Modifiable risk factors associated with bone deficits in childhood cancer survivors

Lynda E. Polgreen, Anna Petryk, Andrew C. Dietz, Alan R Sinaiko, Wendy Leisenring, Pam Goodman, Lyn M Steffen, Joanna L. Perkins, Donald R Dengel, K. Scott Baker, Julia Steinberger

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44 Scopus citations

Abstract

Background: To determine the prevalence and severity of bone deficits in a cohort of childhood cancer survivors (CCS) compared to a healthy sibling control group, and the modifiable factors associated with bone deficits in CCS.Methods: Cross-sectional study of bone health in 319 CCS and 208 healthy sibling controls. Bone mineral density (BMD) was measured by dual-energy x-ray absorptiometry (DXA). Generalized estimating equations were used to compare measures between CCS and controls. Among CCS, multivariable logistic regression was used to evaluate odds ratios for BMD Z-score ≤ -1.Results: All subjects were younger than 18 years of age. Average time since treatment was 10.1 years (range 4.3 - 17.8 years). CCS were 3.3 times more likely to have whole body BMD Z-score ≤ -1 than controls (95% CI: 1.4-7.8; p = 0.007) and 1.7 times more likely to have lumbar spine BMD Z-score ≤ -1 than controls (95% CI: 1.0-2.7; p = 0.03). Among CCS, hypogonadism, lower lean body mass, higher daily television/computer screen time, lower physical activity, and higher inflammatory marker IL-6, increased the odds of having a BMD Z-score ≤ -1.Conclusions: CCS, less than 18 years of age, have bone deficits compared to a healthy control group. Sedentary lifestyle and inflammation may play a role in bone deficits in CCS. Counseling CCS and their caretakers on decreasing television/computer screen time and increasing activity may improve bone health.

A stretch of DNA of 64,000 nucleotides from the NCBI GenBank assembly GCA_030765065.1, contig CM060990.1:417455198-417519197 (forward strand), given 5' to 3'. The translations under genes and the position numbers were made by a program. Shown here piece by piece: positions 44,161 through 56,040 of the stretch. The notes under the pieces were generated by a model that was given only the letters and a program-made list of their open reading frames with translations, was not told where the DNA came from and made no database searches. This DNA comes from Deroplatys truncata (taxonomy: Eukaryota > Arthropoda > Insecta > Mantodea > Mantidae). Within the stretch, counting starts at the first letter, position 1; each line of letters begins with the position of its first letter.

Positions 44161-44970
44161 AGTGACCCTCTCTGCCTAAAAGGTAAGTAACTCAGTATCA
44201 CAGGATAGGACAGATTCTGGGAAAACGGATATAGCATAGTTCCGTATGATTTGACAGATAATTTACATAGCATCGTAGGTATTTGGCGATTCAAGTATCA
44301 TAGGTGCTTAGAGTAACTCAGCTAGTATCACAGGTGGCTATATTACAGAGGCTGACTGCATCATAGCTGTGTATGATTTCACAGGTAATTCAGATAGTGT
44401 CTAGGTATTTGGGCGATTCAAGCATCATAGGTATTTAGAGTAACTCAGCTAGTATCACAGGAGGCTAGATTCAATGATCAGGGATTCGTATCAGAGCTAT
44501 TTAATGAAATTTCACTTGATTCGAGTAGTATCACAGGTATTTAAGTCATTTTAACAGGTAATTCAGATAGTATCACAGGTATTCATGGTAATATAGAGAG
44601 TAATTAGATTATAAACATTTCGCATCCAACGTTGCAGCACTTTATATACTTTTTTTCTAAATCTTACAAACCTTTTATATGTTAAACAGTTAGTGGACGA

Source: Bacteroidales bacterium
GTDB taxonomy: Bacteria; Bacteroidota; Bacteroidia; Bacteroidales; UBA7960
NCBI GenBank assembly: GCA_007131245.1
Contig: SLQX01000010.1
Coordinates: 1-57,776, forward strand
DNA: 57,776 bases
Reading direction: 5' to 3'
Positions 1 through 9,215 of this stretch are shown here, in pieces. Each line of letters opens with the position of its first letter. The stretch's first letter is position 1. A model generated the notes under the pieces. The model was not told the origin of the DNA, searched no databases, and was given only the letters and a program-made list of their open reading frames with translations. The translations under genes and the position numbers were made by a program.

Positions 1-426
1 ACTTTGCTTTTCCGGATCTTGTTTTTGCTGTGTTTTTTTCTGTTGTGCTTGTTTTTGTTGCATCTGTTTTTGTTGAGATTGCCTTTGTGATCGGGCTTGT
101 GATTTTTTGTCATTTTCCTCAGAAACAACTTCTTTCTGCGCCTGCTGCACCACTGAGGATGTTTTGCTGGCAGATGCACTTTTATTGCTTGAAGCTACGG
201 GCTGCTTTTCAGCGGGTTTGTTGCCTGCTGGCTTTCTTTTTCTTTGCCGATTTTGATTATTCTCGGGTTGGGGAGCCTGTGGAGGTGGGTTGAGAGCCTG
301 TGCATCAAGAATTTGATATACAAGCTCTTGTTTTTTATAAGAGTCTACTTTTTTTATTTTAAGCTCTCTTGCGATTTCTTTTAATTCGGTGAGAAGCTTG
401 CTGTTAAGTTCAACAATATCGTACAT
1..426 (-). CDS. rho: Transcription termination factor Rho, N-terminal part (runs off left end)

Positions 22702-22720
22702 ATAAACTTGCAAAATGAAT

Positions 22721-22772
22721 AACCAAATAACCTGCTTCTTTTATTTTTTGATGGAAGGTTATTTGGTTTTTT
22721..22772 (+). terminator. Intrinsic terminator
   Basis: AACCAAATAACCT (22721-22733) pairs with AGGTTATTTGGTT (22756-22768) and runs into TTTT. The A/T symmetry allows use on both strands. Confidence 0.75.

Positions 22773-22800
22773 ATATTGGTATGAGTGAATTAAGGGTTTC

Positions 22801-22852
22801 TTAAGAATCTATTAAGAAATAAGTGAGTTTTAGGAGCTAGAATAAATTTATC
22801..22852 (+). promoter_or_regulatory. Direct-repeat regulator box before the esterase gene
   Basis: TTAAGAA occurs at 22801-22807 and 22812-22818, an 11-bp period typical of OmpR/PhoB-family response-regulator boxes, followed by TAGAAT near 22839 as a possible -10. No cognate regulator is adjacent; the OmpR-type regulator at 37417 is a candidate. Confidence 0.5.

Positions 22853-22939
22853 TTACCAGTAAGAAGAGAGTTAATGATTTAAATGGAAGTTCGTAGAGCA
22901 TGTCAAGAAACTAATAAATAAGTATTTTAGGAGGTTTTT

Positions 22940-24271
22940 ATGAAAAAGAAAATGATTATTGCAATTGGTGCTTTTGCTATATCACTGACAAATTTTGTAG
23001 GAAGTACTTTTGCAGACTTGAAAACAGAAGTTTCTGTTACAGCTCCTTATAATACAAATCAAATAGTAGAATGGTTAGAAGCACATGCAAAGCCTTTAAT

Original languageEnglish (US)
Article number40
JournalBMC Pediatrics
Volume12
DOIs
StatePublished - Mar 28 2012

Bibliographical note

Funding Information:
The project described was supported by RO1CA113930-01A1 from the National Cancer Institute, M01-RR00400 from the National Center for Research Resources, and the Children’s Cancer Research Fund (JS).

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